Judging from increased levels of MAPMANIA, we’re nearing that destination. As the Googles, Nokias (who expect half of their handsets to be GPS enabled by 2010-2012), MapQuests, Navteqs, Openstreetmap.orgs, Apples, and TomToms of this world continue to build the necessary infrastructure, devices, and apps, any consumer-focused brand would be stupid not to be partnering or experimenting with map-based services. Why? Geography is about everything that is (literally) close to consumers, and it’s a universally familiar method of organizing, finding, and tracking relevant information on objects, events and people. And now that superior geographical information is accessible on-the-go, from in-car navigation to iPhones, the sky is the limit.

Where to start? First, see what’s new on Google Maps (they keep adding functionalities, so really explore for a few hours), Yahoo’s FireEagle, and Nokia Maps. Then dive into the mapsmeet-social networking by visiting (and trying out) services like Loopt, BrightKite, and Plazes. Traditional brands will love the partnership opportunities with widget platform Where and friends-meet-reviews-meets-location platform Whrrl.
Then check out the numerous smaller—yet very B2C—sites and “mapplets.” A few recent and totally random MAPMANIA examples as featured on our sister site Springwise: BreadCrumbz,
SeeYourHotel, Ushahidi and Eatbite/NYC.

MAPMANIA is one of those “the time is now” trends: the dust is settling, uptake is inching towards mass, and creativity still often trumps big budgets when it comes to popular consumer applications (all hail the App Store, Android Market, and the upcoming BlackBerry Storefront). Add to that the still-early shift from “flat maps” to digital 3D representations of the real world (think augmented reality or—more hands-on—Google Android’s Enkin), and an ongoing push to tag anything and everything, and it’s safe to say that you’re not too late to make the most of MAPMANIA.

In Q2 of this year we’ll dedicate an entire briefing to this trend, focusing especially on how non-tech brands can make the most of it. But in the meantime, best to just get started on *something* MAPMANIA.

The silver lining of each downturn

The umbrella trend for the next 12 months? HAPPY ENDING!

• 2009 is an excellent year for those businesses keen on showing consumers that they really care. Much more on “caring” in our upcoming February 2009 Trend Briefing, which will focus on GENERATION G, but for now: offering respect and relevance (NICHETRIBUTES), listening to real-time needs and wants (FEEDBACK 3.0), helping people to save money while being green (ECONCIERGE): all of this will not be forgotten by consumers that are currently feeling the heat.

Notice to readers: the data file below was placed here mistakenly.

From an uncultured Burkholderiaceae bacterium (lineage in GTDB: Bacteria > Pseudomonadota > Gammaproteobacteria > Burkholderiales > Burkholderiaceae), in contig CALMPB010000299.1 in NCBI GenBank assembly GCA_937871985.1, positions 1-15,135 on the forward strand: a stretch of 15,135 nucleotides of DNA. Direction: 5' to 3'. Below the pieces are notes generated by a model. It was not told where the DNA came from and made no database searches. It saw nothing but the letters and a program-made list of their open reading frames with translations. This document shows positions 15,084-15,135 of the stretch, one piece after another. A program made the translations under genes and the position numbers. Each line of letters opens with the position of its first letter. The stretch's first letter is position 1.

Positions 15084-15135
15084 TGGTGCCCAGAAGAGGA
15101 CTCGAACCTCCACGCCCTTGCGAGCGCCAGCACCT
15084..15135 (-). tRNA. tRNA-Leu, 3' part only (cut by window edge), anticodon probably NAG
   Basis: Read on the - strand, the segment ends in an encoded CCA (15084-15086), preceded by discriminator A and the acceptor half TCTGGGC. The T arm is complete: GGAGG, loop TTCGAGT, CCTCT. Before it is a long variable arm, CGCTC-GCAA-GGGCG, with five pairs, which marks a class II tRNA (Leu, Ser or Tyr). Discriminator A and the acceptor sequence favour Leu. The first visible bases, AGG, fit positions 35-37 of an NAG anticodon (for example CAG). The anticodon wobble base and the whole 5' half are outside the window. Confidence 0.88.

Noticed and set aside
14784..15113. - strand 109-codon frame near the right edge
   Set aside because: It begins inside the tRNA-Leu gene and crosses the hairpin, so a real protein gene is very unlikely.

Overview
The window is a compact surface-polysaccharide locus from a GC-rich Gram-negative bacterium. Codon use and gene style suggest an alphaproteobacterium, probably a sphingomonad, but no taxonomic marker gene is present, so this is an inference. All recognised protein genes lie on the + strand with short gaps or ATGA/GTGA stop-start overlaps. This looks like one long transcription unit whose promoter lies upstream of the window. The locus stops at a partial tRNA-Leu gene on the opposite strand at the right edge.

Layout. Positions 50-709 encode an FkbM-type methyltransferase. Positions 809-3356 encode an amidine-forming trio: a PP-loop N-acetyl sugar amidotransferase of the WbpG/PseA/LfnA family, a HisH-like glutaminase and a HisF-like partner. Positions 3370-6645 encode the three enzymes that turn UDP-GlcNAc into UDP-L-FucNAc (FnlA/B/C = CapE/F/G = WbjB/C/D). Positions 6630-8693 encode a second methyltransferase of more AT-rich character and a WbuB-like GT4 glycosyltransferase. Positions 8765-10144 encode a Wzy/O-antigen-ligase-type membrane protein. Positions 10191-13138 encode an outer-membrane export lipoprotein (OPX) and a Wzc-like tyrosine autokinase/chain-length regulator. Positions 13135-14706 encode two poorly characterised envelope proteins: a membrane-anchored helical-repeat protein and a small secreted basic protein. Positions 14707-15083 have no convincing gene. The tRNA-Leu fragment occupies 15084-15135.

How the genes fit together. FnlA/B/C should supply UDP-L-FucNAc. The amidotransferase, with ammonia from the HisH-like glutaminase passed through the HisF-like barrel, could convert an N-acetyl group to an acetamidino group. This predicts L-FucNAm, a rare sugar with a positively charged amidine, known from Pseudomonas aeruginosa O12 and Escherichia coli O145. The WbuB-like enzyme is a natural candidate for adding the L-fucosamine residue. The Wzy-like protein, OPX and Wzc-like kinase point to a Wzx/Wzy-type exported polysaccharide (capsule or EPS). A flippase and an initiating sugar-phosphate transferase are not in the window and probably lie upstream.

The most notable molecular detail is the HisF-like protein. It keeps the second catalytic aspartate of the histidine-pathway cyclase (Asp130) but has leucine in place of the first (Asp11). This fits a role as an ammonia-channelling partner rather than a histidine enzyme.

• At the same time, this is a great moment to innovate: shrinking budgets and diminishing revenues from existing offerings normally bring out the best and most creative in business professionals.
• But the most important side effect of more austere times is probably that consumers start questioning what truly makes them happy, which more often than not steers them towards the realization that happiness ain’t (just) about traditional consumption. Expect pockets of consumers to switch to lower-consumption models with surprising ease, and to look for different and less costly sources of happiness and thus, ultimately, status. Any way you can help them with that will be a guaranteed winner.

Last but not least, to apply* these six trends, ask yourself if they have the potential to:
1. Influence or shape your company’s vision.
2. Inspire you to come up with a new business concept, an entirely new venture, a new brand.
3. Add a new product, service or experience for a certain customer segment.
4. Speak the language of those consumers already “living” a trend.


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trendwatching.com is an independent and opinionated consumer trends firm, relying on a global network of 8,000 spotters,
working hard to deliver inspiration and pangs of anxiety to business professionals in 120+ countries worldwide.
More information at www.trendwatching.com